NJ’s Kitchen Incubators Help Food Businesses Get Off the Ground

For aspiring food entrepreneurs, these increasingly popular spaces provide a reasonably priced, community-centered launchpad.

Paula Lopez bakes her Secret Squirrel Cookies at Garden State Kitchen in Orange. Photo by John Emerson

While traveling for his job in digital media, Tom Dunphy fell in love—with regional styles of barbecue. From the far corners of Texas to Memphis to the Carolinas, the Jersey Shore native sampled ribs and brisket from some of the best pitmasters in the country. He began dreaming of opening a Texas-style barbecue spot at home.

When the pandemic hit, Dunphy wasn’t sure it was the right time. But after his wife, Martha, got laid off from her job in sales, the couple decided to go for it, starting with catering. “Being in the corporate world in this day and age is precarious,” he says. “We knew our future was going to be starting something for ourselves.”

The Dunphys started that something, Mutiny BBQ Company, at the Asbury Park Food Collective, one of numerous so-called kitchen incubators that are helping New Jersey entrepreneurs get their businesses off the ground.

The Asbury Park Food Collective provides space for start-up food businesses like Mutiny BBQ to cook, take deliveries and store ingredients (and, in Dunphy’s case, set up a 500-gallon smoker in the gravel parking lot). But it also helps entrepreneurs with the trickier logistical aspects of getting a food business up and running. From permits to banking to vendors, “it can make your head spin, everything it takes to get started,” Dunphy says.

Sam Chung mixes a batch of slaw at the Asbury Park Food Collective.

Sam Chung mixes a batch of slaw at the Asbury Park Food Collective, which he co-founded. Photo by John Emerson

Sam Chung, the Collective’s co-founder, remembers that feeling well. In 2012, the former engineer and his business partner, Jay Devino, opened MOGO Korean Fusion Tacos in a 320-square-foot shipping container on the Asbury Park boardwalk. They learned a lot, fast, says Chung, including how tough it was to find affordable, accessible kitchen and storage space.

By 2013, the partners had added a year-round location, but were still searching for another location, when an old seafood warehouse came up for sale. Chung and Devino figured that, by transforming the warehouse into shared commercial kitchen space, they might be able to solve other peoples’ kitchen-space conundrums, give them a reasonably priced launchpad to start a food business, and in the process, create a community.

But there was more. Having been through it all themselves, they could share their knowledge, saving aspiring food entrepreneurs—from cold-brew coffee makers to food-truck operators and caterers—from making some of their mistakes.

The Asbury Park Food Collective isn’t alone in this mission. In the last five years, kitchen incubators around the state have begun providing access to inspected, registered, commercial kitchen spaces. They also offer food start-ups strategic support and contact with a pool of fellow entrepreneurs. Their models vary: At the Collective, business owners pay a monthly membership fee, for example, while at Garden State Kitchen in Orange, they pay by the hour.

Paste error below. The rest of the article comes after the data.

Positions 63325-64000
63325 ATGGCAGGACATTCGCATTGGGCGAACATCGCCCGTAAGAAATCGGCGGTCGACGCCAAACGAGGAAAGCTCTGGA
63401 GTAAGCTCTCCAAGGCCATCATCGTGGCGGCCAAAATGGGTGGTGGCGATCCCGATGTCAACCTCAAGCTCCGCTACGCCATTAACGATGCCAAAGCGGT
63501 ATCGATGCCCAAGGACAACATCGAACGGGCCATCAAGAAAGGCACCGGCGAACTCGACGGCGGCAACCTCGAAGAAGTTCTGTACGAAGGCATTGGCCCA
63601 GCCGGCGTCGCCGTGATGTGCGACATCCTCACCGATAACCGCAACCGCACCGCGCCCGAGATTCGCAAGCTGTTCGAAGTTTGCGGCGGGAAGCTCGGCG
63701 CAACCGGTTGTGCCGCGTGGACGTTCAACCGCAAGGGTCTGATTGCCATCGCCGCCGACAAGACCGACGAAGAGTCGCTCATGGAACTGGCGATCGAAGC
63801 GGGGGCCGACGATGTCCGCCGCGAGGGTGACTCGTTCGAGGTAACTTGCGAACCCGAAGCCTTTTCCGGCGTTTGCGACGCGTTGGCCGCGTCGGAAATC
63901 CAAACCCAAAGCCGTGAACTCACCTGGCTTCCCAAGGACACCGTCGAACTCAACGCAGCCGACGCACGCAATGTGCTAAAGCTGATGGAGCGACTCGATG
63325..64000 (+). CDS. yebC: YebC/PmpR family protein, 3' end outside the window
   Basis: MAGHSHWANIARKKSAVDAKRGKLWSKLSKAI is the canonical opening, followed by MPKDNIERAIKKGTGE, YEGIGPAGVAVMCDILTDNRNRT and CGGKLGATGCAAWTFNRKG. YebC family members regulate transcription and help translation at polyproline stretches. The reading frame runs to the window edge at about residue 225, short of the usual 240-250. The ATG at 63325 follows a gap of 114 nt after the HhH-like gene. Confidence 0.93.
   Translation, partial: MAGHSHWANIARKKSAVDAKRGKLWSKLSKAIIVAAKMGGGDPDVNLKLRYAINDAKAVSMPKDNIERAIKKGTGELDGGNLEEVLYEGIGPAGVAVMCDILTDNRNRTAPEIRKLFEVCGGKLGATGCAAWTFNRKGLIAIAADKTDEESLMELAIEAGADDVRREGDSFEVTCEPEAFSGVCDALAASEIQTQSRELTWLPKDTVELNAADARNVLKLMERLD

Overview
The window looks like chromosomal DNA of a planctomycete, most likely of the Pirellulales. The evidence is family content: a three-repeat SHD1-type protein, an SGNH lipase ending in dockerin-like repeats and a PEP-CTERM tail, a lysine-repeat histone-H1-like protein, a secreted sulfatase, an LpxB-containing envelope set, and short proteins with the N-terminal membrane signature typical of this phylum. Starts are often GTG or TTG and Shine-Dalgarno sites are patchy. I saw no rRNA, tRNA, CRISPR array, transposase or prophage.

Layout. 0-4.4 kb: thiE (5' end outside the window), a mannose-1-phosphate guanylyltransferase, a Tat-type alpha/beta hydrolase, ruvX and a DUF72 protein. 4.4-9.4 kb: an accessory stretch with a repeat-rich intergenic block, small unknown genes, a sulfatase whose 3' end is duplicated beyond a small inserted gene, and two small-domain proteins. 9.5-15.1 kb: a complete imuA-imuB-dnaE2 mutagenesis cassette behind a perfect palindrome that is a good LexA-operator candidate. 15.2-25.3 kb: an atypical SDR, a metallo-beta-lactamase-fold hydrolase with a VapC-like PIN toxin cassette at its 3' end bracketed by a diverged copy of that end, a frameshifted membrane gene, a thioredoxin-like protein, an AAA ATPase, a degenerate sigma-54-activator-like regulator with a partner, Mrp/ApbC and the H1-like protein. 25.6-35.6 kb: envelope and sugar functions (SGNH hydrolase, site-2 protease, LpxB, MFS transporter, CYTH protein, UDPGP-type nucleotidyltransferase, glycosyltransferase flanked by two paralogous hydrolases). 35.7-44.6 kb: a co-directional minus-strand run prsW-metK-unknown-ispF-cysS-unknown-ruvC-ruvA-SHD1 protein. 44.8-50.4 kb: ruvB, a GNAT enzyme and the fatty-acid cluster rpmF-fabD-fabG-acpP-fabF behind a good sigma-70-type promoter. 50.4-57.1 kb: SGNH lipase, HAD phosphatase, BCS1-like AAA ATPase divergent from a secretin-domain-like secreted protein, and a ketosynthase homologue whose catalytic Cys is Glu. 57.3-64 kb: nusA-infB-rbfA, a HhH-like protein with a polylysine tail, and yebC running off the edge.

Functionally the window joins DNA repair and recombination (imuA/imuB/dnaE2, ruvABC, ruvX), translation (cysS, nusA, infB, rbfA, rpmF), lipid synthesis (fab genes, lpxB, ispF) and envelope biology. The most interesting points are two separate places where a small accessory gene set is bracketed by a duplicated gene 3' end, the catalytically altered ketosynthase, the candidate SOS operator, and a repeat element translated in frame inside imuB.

All of the incubators share the goal of making things as easy as possible for budding food and beverage businesspeople. From gloves to garbage disposal, “all of those little intricacies are provided,” says Chung. “They just have to come in and do what they’re passionate about.”

New Jersey incubators are part of a larger national movement. According to a report by the Food Corridor, a management software platform, there are more than 600 shared kitchen facilities nationwide. Of those surveyed, the vast majority cited supporting their tenants’ success as part of their primary mission.

At Bellamy Kitchen in Union City, founder and owner Meredith Chartier consults with each new member, guiding them through everything from paperwork to helping streamline their cooking processes. Living in the neighborhood, she’s nearby in case of an emergency (like most of the incubators, Bellamy’s kitchens are open 24 hours, seven days a week).

“It’s not about churning and burning,” the ESL teacher-turned-private-chef says, “I consider these people my friends. I want them to do well.” That often means clients move on to their own kitchen or storefront at some point. According to the Food Corridor survey, 42 percent of start-ups initially housed in kitchen incubators eventually stand on their own.

At Hudson Kitchen, Rodel Tolentino creates a lemon tahini dressing. Photo by John Emerson

Other incubators provide more formal learning opportunities. At the Hudson Kitchen in Kearny, all members, from side hustlers to food-truck operators, receive consulting and mentoring. Before she even opened the 8,000-square-foot space in December 2019, founder and CEO Djenaba Johnson-Jones held a food business bootcamp. Relaunched virtually, the course covers everything from evaluating potential competitors to pricing to branding and marketing. (Johnson-Jones, who had experience at marketing and product development in the publishing business, had also run a fitness business that included a meal-prep service.)

Kris Ohleth, owner of Garden State Kitchen in Orange, connects makers with vendors and suppliers. Photo by John Emerson

“Food is different; you’re not just starting up any business,” says Kris Ohleth, owner and operator of Garden State Kitchen in Orange. Since opening in 2018, Ohleth—who has a background in project management and once managed a farmers market—has offered classes such as Farmers Markets 101 and Instagram for Small Food Businesses. Most are free for the 60 or so companies (she calls them “makers”) that currently use her space.

Ohleth works to connect those makers with her network, from labeling and packaging companies to market managers, vendors, suppliers and others. Similarly, Organic Food Incubator in Bloomfield offers co-manufacturing, product development and consulting, says president Michael Schwartz.

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The food industry is a notoriously difficult nut to crack. A National Restaurant Association report in February 2020—prior to the pandemic—put sales in the industry at a moderate 4 percent growth rate. Consumer packaged goods (such as premade, ready-to-eat food and beverage products), are a tough go, too; marketing research firm Nielsen found that 85 percent don’t make it past two years on the market.

Even so, food ventures are perennially popular, says Jay Savulich, managing director of Mission Ventures at Rising Tide Capital, a Jersey City-based nonprofit that provides business services to entrepreneurs. “It’s always a good time to go into the food business,” he says. “Everybody has to eat and wants to eat something.”